A small temple behind the great Sphinx, probably also built by Shafra, is formed of great blocks of the hardest red granite, brought from the neighbourhood of Syene and fitted to each other with a nicety astonishing to modern architects, who are unable to imagine what tools could have proved equal to the difficult achievement. Mysterious passages pierce the great Sphinx and connect it with the Second Pyramid, three hundred feet west of it. In the face of this mystery all questions are vain, and yet every visitor adds new queries to those that others have asked before him.
Since what unnumbered year
Hast thou kept watch and ward,
And o’er the buried land of fear
So grimly held thy guard?
No faithless slumber snatching,
Still couched in silence brave,
Like some fierce hound, long watching
Above her master’s grave....
Dost thou in anguish
Still brood o’er OEdipus?
And weave enigmas to mislead anew,
And stultify the blind
Dull heads of human-kind,
And inly make thy moan,
That, mid the hated crew,
Whom thou so long couldst vex,
Bewilder and perplex,
Thou yet couldst find a subtler than thine own?
Even now; methinks
Dark, heavy lips which close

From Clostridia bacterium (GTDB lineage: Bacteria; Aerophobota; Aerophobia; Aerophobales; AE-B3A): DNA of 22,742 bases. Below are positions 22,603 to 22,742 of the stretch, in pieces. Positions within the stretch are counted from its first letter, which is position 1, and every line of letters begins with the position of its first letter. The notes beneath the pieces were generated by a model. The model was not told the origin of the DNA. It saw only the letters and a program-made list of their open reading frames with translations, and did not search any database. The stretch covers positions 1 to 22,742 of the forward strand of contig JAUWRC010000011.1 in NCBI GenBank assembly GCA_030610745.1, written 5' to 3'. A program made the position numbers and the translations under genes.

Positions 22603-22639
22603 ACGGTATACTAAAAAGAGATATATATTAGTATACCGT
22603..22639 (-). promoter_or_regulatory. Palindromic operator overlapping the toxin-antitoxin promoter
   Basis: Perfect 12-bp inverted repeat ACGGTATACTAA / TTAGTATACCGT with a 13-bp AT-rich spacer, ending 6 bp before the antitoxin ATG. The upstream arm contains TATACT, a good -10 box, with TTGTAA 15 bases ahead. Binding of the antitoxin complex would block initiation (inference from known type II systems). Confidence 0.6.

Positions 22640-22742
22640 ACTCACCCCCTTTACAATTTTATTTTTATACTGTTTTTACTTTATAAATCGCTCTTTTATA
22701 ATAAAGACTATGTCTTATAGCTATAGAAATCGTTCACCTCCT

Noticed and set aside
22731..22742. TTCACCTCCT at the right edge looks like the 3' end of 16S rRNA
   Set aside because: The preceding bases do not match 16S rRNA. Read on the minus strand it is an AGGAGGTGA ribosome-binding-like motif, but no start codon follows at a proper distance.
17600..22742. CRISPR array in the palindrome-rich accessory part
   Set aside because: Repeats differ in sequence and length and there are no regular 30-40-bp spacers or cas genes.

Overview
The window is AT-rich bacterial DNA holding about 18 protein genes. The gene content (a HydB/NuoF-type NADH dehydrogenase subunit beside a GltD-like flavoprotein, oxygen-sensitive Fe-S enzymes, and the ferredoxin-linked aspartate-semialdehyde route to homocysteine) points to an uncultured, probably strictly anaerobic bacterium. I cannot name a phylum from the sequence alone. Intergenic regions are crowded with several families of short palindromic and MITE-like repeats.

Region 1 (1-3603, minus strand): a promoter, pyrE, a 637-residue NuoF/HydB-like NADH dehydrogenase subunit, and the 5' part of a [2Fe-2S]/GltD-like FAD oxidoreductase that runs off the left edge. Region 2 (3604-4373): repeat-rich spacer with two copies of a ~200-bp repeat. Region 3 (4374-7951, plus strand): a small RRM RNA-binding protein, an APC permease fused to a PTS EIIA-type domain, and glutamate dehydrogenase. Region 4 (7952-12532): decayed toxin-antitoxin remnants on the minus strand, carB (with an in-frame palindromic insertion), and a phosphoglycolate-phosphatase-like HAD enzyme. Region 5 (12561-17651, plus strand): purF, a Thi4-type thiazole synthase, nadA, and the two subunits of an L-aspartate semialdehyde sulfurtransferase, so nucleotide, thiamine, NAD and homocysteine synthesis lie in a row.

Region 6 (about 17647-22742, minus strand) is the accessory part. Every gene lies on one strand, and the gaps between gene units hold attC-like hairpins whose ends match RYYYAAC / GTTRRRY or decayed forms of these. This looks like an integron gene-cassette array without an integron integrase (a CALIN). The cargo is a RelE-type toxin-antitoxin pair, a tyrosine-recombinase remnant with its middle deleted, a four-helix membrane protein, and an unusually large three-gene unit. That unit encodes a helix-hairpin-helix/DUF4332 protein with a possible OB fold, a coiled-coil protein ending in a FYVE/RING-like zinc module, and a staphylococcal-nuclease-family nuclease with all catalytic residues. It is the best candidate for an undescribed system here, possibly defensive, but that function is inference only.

In such a stern repose,
Seem burdened with some thought unsaid,
And hoard within their portals dread
Some fearful secret there,
Which to the listening earth
She may not whisper forth.
Not even to the air!
Of awful wonders
In yonder dread Pyramid,
The home of magic fears;
Of chambers vast and lonely,
Watched by the Genii only,
Who tend their masters’ long-forgotten biers,
And treasures that have shone
On cavern walls alone,
For thousand, thousand years.
Would she but
tell. She knows
Of the old Pharaohs;
Could count the Ptolemies’ long line;
Each mighty myth’s original hath seen,
Apis, Anubis,—ghosts that haunt between
The bestial and divine,—
(Such he that sleeps in Philae,—he that stands
In gloom unworshipped, ’neath his rock-hewn lane,—
And they who, sitting on Memnonian sands,
Cast their long shadows o’er the desert plain:)
Hath marked Nitocris pass,
Deep-versed in many a dark Egyptian wile,—
The Hebrew boy hath eyed
Cold to the master’s bride;
And that Medusan stare hath frozen the smile
Of all her love and guile,
For whom the Caesar sighed,
And the world-loser died,—
The darling of the Nile.
 Fergusson, “History of Architecture,” vol. i. pp. 91, 92.